Reducing TB risk

3 May 2023

As well as being a farm vet in Derbyshire, Sarah Tomlinson is a veterinary consultant with Kingshay and the technical director for the TB Advisory Service. She also sits on the Defra bTB Partnership.

Bovine TB is the most devastating disease impacting our cattle herds today. Not because of the direct animal health and welfare impacts- as most reactors are otherwise fit and healthy – but because of the massive impact a breakdown has on a farm business and the knock-on effects on animal and farmer health and welfare.

TB has many risk pathways out of our control, such as what the neighbour buys in or the area of the country in which we farm. But TB is an infectious disease and just like Johne’s, BVD, abortion, lameness and calf pneumonia, it also has ways onto the farm we can control.

Through the TB Advisory Service (TBAS) in England (and Cymorth TB in Wales), vets help farmers assess the ways TB could arrive on farm and how it could recycle once it’s there. They advise how to reduce, if not eliminate, these risks through simple, cost-effective, evidence-based interventions.

A TB Advisory Service free visit discusses six risk areas:

  • Herd’s TB history
  • Local situation
  • Incoming livestock
  • Livestock at pasture
  • Livestock in the yard
  • Business impact

The evidence behind each area is explained, finishing with four agreed recommendations.

Skin test

To appreciate the risk posed by cows, we must understand the characteristics of the skin test. The skin test is very accurate at identifying truly infected animals. It has a specificity of 99.98%, meaning you can be 99.98% certain a reactor is infected with TB. At farm level this is important due to the consequent herd movement restrictions when a reactor is identified, and the requirement for the animal to be slaughtered.

In contrast, a test’s sensitivity is the probability of correctly identifying an infected animal. On a good day, with the test carried out correctly, this is about 80%. This means 1 in
5 infected animals that should test positive actually test negative.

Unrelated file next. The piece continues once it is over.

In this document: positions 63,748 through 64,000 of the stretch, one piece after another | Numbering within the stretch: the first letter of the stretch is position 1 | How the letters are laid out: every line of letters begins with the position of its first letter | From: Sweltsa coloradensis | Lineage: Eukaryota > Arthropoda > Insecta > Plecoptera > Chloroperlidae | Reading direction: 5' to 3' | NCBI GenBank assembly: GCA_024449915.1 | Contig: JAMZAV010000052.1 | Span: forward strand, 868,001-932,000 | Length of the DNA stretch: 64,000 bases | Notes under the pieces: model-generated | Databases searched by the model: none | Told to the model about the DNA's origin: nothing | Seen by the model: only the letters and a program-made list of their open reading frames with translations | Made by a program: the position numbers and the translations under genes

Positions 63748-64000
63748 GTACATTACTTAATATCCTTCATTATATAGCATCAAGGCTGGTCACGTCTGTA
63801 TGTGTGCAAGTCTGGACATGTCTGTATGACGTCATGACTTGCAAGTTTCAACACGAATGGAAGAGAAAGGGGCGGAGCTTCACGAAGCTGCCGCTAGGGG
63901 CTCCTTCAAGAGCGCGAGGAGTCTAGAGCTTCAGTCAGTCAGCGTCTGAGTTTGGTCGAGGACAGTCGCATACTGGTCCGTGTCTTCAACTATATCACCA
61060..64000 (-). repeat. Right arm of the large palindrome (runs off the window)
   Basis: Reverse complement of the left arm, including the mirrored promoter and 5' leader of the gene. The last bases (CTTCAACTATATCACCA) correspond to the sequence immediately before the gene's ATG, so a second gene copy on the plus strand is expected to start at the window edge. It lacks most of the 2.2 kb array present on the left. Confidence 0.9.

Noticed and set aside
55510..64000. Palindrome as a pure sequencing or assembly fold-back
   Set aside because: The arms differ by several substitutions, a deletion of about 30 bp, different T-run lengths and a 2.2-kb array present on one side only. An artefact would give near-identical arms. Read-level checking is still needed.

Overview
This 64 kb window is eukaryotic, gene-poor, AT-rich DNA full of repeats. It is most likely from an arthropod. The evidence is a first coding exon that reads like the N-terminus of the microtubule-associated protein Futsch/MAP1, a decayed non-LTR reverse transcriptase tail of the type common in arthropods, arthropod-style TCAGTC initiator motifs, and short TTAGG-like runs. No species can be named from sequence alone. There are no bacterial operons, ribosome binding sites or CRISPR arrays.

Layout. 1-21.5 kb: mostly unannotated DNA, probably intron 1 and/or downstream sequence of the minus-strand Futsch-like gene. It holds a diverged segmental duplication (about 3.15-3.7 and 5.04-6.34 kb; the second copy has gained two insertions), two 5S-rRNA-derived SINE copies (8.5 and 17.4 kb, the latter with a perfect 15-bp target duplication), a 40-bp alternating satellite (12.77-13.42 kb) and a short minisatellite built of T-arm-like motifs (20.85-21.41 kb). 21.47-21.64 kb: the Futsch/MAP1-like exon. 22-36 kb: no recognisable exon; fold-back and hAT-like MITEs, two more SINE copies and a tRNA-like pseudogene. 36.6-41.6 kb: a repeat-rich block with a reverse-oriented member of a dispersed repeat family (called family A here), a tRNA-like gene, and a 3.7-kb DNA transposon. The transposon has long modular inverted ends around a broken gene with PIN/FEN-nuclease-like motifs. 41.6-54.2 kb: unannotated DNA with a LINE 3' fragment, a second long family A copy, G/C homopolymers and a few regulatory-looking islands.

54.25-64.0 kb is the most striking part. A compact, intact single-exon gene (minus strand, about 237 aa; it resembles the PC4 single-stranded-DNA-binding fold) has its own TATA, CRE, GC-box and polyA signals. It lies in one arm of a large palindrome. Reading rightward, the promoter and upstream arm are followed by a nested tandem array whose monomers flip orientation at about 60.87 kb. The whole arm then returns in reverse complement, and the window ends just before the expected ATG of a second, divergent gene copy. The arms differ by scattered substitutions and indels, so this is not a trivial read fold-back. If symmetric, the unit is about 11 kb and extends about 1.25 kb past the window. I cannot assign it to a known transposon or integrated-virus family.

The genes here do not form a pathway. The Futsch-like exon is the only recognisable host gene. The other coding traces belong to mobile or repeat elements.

Whether TB lesions are subsequently identified at slaughter or not, we must trust the skin test. It is no different to subclinical mastitis. When milk records show a high cell count, you trust the test and treat the cow accordingly. Untreated, you know the infection would progress to mastitis and she could be infecting others.

What does this mean on farm?

The more recently a herd has had a TB breakdown the greater the chance of having future breakdowns. Even though a farm is officially TB free it might not be infection free. Your vet and/ or TBAS adviser can talk to you about how to identify “at risk” animals and manage them differently to limit the spread of TB within a herd, just as you would with Johne’s disease.

For incoming stock, the longer a herd has been testing clear, the more you can trust the latest test is genuinely clear. Just as you check the BVD, Johne’s, Leptospirosis status and testing history before buying cattle, ask about TB too.

What about badgers?

Most badger and cattle interactions happen indirectly, with nose-to-nose contact very rare. We do know badgers share the same environment as cattle though, ie. water sources and feed. Badgers especially like starchy food such as maize silage and cattle cake. In certain areas of the UK, we have endemically infected badger populations. Dead badger surveys have shown in some areas 1 in 4 badgers can test positive to bTB, shedding the bacteria in their urine, faeces, spit and pus from wounds. In these areas limiting badger and cattle contact will reduce your risk of a TB breakdown caused by badgers.

Badgers can squeeze through gaps of just 7.5cm so protect feed stores well. TB can also survive in water for up to 60 days, so raise water troughs to a height of 1m or use badger-proof ones. Thankfully in Scotland, and certain areas of England and Wales, we have no reason to suspect the badger populations are infected. In these areas we need to still engage in reducing cattle/badger interactions to keep the badger population TB free, as TB is much harder to manage when the badgers are infected.

Following simple evidence-based measures on farm can reduce your risk and length of a TB breakdown. Feedback from vets and farmers is telling us being part of the TB Advisory Service is rewarding and instead of waiting for the Government to do something, they feel they had taken back some control of their own TB risk.